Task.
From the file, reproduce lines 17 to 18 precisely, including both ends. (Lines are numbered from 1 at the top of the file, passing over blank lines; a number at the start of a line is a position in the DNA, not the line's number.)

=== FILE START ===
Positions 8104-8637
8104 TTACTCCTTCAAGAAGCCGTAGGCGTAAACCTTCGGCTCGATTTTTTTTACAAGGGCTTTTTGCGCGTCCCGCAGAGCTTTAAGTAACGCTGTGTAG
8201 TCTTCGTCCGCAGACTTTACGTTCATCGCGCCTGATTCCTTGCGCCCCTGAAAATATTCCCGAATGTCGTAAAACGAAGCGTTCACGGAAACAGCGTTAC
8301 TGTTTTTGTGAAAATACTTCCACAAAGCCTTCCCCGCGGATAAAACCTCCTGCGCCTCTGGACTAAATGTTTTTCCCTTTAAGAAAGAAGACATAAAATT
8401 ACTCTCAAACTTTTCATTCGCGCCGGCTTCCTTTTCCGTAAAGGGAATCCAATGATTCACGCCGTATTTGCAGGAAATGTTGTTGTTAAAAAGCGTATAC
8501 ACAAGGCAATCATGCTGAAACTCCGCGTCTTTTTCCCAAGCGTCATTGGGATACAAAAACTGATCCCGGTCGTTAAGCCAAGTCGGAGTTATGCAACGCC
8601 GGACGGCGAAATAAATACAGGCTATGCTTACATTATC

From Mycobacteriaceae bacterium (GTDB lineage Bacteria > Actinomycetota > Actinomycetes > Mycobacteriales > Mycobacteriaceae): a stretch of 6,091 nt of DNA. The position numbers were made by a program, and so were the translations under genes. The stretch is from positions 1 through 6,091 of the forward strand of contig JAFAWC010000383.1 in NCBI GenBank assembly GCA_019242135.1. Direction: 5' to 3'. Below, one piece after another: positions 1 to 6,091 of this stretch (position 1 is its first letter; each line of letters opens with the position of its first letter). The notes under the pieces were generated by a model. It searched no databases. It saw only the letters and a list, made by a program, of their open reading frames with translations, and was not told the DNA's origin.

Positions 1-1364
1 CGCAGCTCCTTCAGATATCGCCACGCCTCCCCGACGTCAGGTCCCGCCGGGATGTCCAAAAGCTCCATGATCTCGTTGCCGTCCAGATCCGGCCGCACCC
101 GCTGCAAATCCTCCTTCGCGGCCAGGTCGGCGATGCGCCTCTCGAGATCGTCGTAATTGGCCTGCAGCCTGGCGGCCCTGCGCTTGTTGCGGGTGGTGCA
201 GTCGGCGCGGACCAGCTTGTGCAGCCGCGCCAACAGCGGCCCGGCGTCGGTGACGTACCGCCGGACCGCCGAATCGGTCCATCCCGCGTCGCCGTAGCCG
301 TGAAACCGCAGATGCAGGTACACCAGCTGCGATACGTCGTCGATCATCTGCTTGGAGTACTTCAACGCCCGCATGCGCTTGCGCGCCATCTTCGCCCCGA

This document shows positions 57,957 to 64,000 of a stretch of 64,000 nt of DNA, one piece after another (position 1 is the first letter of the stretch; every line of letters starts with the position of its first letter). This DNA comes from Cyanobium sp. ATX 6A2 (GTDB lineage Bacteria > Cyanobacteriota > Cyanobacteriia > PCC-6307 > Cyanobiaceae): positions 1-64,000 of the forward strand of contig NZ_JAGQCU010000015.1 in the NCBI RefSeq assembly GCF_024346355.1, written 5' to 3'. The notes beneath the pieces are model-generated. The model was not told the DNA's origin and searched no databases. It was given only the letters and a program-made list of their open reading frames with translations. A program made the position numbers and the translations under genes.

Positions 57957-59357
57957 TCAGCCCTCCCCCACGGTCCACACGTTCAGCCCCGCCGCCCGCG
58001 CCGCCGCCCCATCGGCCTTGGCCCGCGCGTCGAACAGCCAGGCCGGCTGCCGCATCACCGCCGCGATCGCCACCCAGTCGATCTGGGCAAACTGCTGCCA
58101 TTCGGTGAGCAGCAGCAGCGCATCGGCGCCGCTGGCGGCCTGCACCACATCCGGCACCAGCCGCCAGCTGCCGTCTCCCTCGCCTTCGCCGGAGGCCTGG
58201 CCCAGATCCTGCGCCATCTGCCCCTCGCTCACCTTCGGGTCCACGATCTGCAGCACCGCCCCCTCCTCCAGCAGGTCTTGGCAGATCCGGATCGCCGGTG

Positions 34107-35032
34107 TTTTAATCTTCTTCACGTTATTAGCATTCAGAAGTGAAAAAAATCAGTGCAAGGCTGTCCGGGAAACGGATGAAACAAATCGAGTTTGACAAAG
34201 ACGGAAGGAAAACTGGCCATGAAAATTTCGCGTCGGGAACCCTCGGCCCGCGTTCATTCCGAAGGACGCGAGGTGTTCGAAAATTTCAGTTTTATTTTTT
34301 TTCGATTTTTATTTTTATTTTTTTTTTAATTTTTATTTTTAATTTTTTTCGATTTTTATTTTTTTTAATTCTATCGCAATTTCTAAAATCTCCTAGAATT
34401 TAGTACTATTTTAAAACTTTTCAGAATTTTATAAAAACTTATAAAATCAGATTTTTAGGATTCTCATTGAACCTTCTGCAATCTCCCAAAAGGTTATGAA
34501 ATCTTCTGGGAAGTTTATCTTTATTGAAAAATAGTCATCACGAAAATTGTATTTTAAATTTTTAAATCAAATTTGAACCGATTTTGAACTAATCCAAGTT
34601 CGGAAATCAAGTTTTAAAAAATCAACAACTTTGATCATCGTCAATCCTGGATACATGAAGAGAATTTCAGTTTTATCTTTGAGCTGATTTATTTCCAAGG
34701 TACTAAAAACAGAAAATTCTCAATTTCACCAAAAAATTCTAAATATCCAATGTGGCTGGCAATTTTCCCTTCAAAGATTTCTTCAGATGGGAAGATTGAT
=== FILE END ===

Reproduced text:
58001 CCGCCGCCCCATCGGCCTTGGCCCGCGCGTCGAACAGCCAGGCCGGCTGCCGCATCACCGCCGCGATCGCCACCCAGTCGATCTGGGCAAACTGCTGCCA
58101 TTCGGTGAGCAGCAGCAGCGCATCGGCGCCGCTGGCGGCCTGCACCACATCCGGCACCAGCCGCCAGCTGCCGTCTCCCTCGCCTTCGCCGGAGGCCTGG